dynamic

adjective
dy·​nam·​ic | \ dī-ˈna-mik How to pronounce dynamic (audio) \

Definition of dynamic

 (Entry 1 of 2)

1a : marked by usually continuous and productive activity or change a dynamic city
b : energetic, forceful a dynamic personality
2 or less commonly dynamical \ dī-​ˈna-​mi-​kəl How to pronounce dynamical (audio) \
a : of or relating to physical force or energy
b : of or relating to dynamics (see dynamics)
3 of random-access memory : requiring periodic refreshment of charge in order to retain data

dynamic

noun

Definition of dynamic (Entry 2 of 2)

1 : a dynamic force (see dynamic entry 1)
2 : dynamics sense 2 also : an underlying cause of change or growth

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Other Words from dynamic

Adjective

dynamically \ dī-​ˈna-​mi-​k(ə-​)lē How to pronounce dynamically (audio) \ adverb

Synonyms & Antonyms for dynamic

Synonyms: Adjective

Antonyms: Adjective

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Examples of dynamic in a Sentence

Adjective … tournament blackjack is more dynamic, and more complex, than simply playing against the house. — Michael Kaplan, Cigar Aficionado, December 2002 Indeed, one of the most dynamic influences on family life and society in the last century was the extension of concepts to individual worth and human rights. — Perdita Huston, Ms., December 2001/January 2002 The new dynamic duo have little in common but a bright orange ball. — Stephen Rodrick, ESPN, 3 Apr. 2000 an exciting and dynamic performance the dynamic theory of heat Noun … the high-tech world is, at heart, a cruel, unforgiving place ruled by the merciless dynamics of the marketplace. — Michiko Kakutani, New York Times, 27 June 2002 … my memory of specific events is sketchy, but the general emotional flavor is engraved on my mind as a classic example of my family's bent dynamic. — Florence King, National Review, 15 Oct. 2001 … the Cambrian Explosion, created the evolutionary dynamic that produced most of the species that subsequently populated the earth, from insects and fish to dinosaurs and humans. — J. Madeleine Nash, Time, 20 Aug. 2001 Raisons d'état, not the dynamics of capitalism, created the American thrust for world influence. — Arthur M. Schlesinger, Jr., The Cycles of American History, 1986 the dynamic between a doctor and a patient Group dynamics are important to consider. The dynamics of this class are different from those of other classes. Disease was a central dynamic in the decrease in population. a study on famine and population dynamics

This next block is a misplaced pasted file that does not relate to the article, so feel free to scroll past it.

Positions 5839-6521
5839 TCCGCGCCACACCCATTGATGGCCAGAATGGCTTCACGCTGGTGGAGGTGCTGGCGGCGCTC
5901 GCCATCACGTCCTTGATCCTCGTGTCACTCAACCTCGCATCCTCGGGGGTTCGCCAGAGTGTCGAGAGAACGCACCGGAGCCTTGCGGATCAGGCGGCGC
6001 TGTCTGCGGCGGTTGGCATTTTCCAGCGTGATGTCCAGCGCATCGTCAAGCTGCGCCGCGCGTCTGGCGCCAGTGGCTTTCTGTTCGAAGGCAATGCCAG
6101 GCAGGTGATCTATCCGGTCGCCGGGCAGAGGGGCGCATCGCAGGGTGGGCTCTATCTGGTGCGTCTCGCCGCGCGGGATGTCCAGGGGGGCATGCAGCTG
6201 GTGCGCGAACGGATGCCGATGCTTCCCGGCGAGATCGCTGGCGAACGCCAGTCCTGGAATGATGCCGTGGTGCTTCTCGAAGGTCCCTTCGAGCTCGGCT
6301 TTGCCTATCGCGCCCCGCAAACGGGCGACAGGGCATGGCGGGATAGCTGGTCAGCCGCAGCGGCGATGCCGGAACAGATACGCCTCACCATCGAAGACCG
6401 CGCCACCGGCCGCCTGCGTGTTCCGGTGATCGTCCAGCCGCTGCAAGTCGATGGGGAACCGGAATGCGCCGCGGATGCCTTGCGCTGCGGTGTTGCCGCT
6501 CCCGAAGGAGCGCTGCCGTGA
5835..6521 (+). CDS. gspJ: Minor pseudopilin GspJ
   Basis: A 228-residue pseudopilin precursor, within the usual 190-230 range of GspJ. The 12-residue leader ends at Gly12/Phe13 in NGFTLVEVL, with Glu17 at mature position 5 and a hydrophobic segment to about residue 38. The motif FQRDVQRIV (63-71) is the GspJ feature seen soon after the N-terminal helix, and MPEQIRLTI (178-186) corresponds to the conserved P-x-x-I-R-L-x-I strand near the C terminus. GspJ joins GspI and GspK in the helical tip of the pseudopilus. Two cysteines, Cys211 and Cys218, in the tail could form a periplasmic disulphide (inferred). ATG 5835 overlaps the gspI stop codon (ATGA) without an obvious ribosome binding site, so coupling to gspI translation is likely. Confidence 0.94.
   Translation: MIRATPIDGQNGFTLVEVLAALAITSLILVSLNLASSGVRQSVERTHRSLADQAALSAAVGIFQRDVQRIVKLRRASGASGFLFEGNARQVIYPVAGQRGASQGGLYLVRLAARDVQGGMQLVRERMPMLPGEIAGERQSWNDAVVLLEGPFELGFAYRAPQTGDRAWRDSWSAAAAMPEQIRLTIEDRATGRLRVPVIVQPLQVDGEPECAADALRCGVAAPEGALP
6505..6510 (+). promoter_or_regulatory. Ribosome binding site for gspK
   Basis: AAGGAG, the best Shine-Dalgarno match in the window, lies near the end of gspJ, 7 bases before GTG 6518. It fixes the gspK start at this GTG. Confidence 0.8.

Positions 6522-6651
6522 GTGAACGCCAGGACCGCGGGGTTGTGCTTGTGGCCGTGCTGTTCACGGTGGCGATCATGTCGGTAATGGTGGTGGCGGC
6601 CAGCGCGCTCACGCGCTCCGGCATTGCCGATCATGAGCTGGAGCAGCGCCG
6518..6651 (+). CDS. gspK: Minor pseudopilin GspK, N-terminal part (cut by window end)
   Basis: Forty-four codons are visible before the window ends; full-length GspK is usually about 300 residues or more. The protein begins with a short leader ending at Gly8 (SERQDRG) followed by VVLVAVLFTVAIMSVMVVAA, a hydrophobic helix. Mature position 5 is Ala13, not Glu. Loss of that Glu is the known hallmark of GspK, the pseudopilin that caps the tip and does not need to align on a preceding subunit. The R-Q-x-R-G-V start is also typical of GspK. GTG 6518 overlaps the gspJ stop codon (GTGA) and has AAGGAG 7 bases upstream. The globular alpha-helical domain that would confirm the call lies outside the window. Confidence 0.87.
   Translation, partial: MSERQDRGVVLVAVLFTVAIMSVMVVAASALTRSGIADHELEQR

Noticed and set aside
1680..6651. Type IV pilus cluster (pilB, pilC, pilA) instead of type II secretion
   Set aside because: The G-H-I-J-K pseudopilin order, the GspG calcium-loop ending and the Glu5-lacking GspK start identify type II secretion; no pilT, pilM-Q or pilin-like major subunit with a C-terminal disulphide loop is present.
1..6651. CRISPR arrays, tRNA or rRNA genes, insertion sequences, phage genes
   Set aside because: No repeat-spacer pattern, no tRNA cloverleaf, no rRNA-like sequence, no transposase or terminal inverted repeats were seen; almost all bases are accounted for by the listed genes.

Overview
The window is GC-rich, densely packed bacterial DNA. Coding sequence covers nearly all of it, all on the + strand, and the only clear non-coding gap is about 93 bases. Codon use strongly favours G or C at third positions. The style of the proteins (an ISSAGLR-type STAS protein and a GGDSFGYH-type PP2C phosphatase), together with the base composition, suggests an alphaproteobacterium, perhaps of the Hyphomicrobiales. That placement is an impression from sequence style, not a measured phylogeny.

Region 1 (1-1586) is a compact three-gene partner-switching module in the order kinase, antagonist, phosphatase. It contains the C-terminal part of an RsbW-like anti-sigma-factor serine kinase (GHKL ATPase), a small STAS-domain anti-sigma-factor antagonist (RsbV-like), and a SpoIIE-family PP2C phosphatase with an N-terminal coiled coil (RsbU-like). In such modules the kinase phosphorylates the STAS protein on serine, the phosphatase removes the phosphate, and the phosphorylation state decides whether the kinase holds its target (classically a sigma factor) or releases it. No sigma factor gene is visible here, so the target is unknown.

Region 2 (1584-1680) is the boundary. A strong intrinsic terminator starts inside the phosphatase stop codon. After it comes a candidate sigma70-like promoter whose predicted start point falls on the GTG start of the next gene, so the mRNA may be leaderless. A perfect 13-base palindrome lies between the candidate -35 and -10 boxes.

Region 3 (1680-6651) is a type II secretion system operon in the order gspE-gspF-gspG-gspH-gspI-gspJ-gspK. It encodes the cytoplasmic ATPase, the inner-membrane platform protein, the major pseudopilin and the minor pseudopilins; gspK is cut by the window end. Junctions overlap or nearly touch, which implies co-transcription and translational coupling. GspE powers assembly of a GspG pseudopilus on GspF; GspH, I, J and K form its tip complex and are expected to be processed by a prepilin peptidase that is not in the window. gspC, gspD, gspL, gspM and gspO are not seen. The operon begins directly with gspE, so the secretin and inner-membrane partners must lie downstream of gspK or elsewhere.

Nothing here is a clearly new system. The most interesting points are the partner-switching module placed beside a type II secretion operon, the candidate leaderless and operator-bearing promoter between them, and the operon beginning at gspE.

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Recent Examples on the Web: Adjective Every sign boasts an individual approach to life, complete with dynamic strengths and frustrating weaknesses. Aliza Kelly Faragher, Allure, "Each Zodiac Sign's Unique Personality Traits, Explained by an Astrologer," 31 July 2020 Black Is King holds a mirror to the dynamic nature of Blackness–one for all the world to see. Candace Mcduffie, Glamour, "Beyoncé’s Black Is King Is Exactly What We Need Right Now," 31 July 2020 Policy is driven by a dynamic, ongoing process, Spivey said, and is not something that’s written, put in a folder and forgotten. Teri Webster, Dallas News, "Police brutality, unnecessary chokeholds won’t be tolerated in Richardson, chief says," 26 June 2020 The dynamic Westview playmaker doesn’t expect to make a decision soon. Andrew Nemec | The Oregonian/oregonlive, oregonlive, "Darrius Clemons, 2022 Westview 4-star wide receiver, adds 20 pounds, earns Stanford offer," 13 July 2020 Marcus Freeman may have their best defense yet with the return of the dynamic end-tackle duo of junior Myjai Sanders and senior Curtis Brooks and six of seven primary defenders in the secondary. Keith Jenkins, The Enquirer, "AAC college football preview: Can the UC Bearcats challenge Memphis Tigers for AAC crown?," 8 July 2020 British Prime Minister Boris Johnson, who emulated his hero Winston Churchill by reaching 10 Downing Street, is now invoking the other half of World War II's dynamic democratic duo -- US President Franklin Roosevelt. Stephen Collinson With Caitlin Hu, CNN, "Of course Donald Trump wants fireworks over Mount Rushmore," 3 July 2020 Devin Booker and Deandre Ayton form a dynamic duo that's underrated and lost in the shuffle of some of the scary tandems throughout the West. Jeremy Cluff, The Arizona Republic, "NBA power rankings: Assessing Phoenix Suns' shot in Disney World bubble," 3 July 2020 The different subscription tiers (Plus at $49.99 a year and Pro at $99.99 a year) add more storage, the aforementioned dynamic lighting, custom character sheets, and more. L.j. Kilgore, Ars Technica, "How to move your role-playing game nights online," 28 June 2020 Recent Examples on the Web: Noun Maisel told the Washington Examiner that Gideon was exploiting the dynamic in her bid, tensions exacerbated by Democrats' intense dislike of Senate Majority Leader Mitch McConnell. Naomi Lim, Washington Examiner, "Maine now leading Democratic efforts to win Senate majority," 31 July 2020 The same dynamic has played out across the nation as the virus silently spread among Latinos from workplaces to homes to the community. Arlene Martinez, USA TODAY, "In CA: When is a tax increase not a tax increase? And COVID-19 testing failures put Latino communities in harm's way," 30 July 2020 Chris D’Esposito, the executive director of transportation services at UA, took some time recently to discuss the parking dynamic on campus. Michael Casagrande | Mcasagrande@al.com, al, "Why permits cost so much, the deal with boots and other Alabama parking FAQs," 30 July 2020 And those who had posted on social media were less inclined to want compromise - perhaps a window into the dynamic in which more active voices, even if not as numerous, can shape a debate. CBS News, "CBS News Eye on Trends: The latest from the Election & Survey Unit," 30 July 2020 The trick is to acknowledge and understand the dynamic. Shawn Windsor, Detroit Free Press, "A Black man reveals what he's endured, teaching 2 white friends what can be done when we talk," 13 July 2020 The stop-and-start dynamic has frustrated business owners desperate to bring customers in the door, and who need time to plan and prepare for reopening. Dominic Fracassa, SFChronicle.com, "San Francisco delays reopening of hair salons, museums, gyms, pools tattoo parlors," 10 July 2020 Given the dynamic in this household, the child will pay the price, and his path will be very rocky. Amy Dickinson, Washington Post, "Ask Amy: Child is caught in toxic family crossfire," 26 June 2020 But Kavanaugh's replacement of his old boss Kennedy was thought to change the dynamic on the court. Robert Barnes, Anchorage Daily News, "Supreme Court passes up challenges from gun groups on laws they say violate Second Amendment," 15 June 2020